Lady Fern is a large, decorative fern that unfurls its delicate bright green fronds in late spring. It grows and multiples effortlessly and tolerates significantly more sunlight than other native ferns, provided enough moisture is present. It is deciduous, meaning the fronds turn brown and die back entirely in the fall, preparing to burst forth with new life each spring. Its versatility and graceful beauty make it a staple of NW habitat gardens.
- Plant type/canopy layer: deciduous perennial fern
- Size at maturity: 4' tall, 24" wide
- Light requirements: full shade, part sun/part shade
- Moisture requirements: moist to wet soil
- Bloom time: n/a
- Growth rate/ease: moderate growth rate, easy to grow
- Wildlife support: Nesting, refugia and foraging habitat for birds, including hummingbirds. Deer, elk and even bears eat the fronds.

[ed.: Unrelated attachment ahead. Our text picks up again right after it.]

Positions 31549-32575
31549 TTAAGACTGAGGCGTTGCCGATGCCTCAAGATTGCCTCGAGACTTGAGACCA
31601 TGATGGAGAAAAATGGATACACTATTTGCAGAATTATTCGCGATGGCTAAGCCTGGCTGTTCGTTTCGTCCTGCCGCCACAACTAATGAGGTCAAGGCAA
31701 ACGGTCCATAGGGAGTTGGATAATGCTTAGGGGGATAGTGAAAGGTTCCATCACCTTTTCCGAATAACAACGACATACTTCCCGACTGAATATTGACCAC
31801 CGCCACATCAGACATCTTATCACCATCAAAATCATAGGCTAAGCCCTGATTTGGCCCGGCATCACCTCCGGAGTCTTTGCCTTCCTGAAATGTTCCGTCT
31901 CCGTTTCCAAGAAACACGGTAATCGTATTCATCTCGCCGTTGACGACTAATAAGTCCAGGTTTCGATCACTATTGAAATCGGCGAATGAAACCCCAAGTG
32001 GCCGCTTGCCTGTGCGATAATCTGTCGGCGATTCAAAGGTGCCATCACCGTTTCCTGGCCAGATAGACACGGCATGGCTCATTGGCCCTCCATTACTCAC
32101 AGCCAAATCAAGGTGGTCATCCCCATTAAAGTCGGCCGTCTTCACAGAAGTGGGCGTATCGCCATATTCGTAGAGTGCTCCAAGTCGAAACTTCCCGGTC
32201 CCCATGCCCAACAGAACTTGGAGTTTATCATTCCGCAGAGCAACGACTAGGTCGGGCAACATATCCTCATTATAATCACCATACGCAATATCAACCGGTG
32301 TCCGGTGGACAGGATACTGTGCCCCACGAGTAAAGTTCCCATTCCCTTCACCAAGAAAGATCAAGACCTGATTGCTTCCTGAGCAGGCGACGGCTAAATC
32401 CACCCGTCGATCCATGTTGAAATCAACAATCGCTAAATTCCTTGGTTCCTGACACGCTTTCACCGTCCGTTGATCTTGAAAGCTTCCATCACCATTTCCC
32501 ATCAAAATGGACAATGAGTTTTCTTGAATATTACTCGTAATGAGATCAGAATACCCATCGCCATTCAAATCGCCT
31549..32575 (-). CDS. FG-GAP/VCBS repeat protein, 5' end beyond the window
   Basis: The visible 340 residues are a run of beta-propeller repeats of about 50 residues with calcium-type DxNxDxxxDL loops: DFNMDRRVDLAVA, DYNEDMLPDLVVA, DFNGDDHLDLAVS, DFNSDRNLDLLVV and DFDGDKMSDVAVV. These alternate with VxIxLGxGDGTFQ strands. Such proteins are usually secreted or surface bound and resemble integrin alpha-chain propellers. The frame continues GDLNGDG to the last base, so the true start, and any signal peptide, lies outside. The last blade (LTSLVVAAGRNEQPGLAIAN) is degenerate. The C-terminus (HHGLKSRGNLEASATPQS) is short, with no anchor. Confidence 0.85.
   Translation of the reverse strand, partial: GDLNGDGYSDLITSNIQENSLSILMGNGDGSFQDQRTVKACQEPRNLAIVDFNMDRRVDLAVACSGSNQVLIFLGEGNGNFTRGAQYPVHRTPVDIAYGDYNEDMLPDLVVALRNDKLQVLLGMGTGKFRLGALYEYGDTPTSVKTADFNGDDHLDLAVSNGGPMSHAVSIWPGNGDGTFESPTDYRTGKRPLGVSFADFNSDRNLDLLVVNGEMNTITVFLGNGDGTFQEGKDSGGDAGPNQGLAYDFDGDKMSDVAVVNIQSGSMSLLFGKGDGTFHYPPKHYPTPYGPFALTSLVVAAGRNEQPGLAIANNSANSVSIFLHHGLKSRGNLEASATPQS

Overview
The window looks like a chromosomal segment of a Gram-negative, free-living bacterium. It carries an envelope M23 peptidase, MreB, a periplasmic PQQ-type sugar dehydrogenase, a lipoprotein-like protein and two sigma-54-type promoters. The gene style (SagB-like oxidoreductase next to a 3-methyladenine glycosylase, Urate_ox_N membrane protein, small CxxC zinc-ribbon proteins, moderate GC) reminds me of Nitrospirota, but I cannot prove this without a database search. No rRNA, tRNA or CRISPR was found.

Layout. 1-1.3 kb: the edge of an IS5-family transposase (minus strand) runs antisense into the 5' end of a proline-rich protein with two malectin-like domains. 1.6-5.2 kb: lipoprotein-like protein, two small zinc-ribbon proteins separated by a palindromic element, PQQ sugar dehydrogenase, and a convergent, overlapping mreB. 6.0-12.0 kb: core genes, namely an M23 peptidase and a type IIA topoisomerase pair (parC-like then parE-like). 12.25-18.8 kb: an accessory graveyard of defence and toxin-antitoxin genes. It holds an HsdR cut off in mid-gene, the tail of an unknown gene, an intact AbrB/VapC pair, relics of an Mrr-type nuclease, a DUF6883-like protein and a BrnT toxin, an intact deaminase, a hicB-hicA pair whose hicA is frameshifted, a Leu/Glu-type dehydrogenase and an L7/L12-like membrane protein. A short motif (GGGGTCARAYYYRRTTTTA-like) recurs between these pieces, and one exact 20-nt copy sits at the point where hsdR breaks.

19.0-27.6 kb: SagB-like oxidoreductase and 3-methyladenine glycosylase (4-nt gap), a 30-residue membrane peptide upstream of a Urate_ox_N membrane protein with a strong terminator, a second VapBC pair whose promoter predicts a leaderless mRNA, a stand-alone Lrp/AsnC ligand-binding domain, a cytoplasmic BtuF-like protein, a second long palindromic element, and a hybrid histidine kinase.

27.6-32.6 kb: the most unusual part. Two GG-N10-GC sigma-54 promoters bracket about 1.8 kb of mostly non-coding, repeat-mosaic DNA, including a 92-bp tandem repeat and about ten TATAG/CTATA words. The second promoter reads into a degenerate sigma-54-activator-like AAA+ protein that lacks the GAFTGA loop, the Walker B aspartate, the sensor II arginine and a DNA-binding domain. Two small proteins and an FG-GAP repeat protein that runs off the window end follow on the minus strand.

- Native habitat/range: grows in moist to wet forests, meadows and streambanks. It is circumboreal - meaning it has an expansive range spanning boreal regions of the temperate Northern Hemisphere. Portland Plant List - yes.
- Special features & uses: medicinal, roots/rhizomes edible (must be cooked)
Gardening with Lady Fern: Lady Fern prefers moist to wet soils in shade or partial sun. The more sun it receives, the more moisture it requires. Once established it can reproduce vigorously through spores and rhizomes creating lush cover in the woodland garden or excellent gifts for friends. After dying back in fall, some may consider the withered fronds a bit unsightly - though, naturally, wildlife consider it habitat. Makes an excellent addition to a shady raingarden with Oregon Oxalis, Slough Sedge, Inside-out Flower and Osoberry.
Photo Credit 1: "Athyrium filix-femina close up" by EcoCenter at HHP by Lopipero-Langmo is licensed under CC BY 2.0
Photo Credit 2: Tracy Cozine, Sparrowhawk Native Plants
Photo Credit 3: Nikkie West, Sparrowhawk Native Plants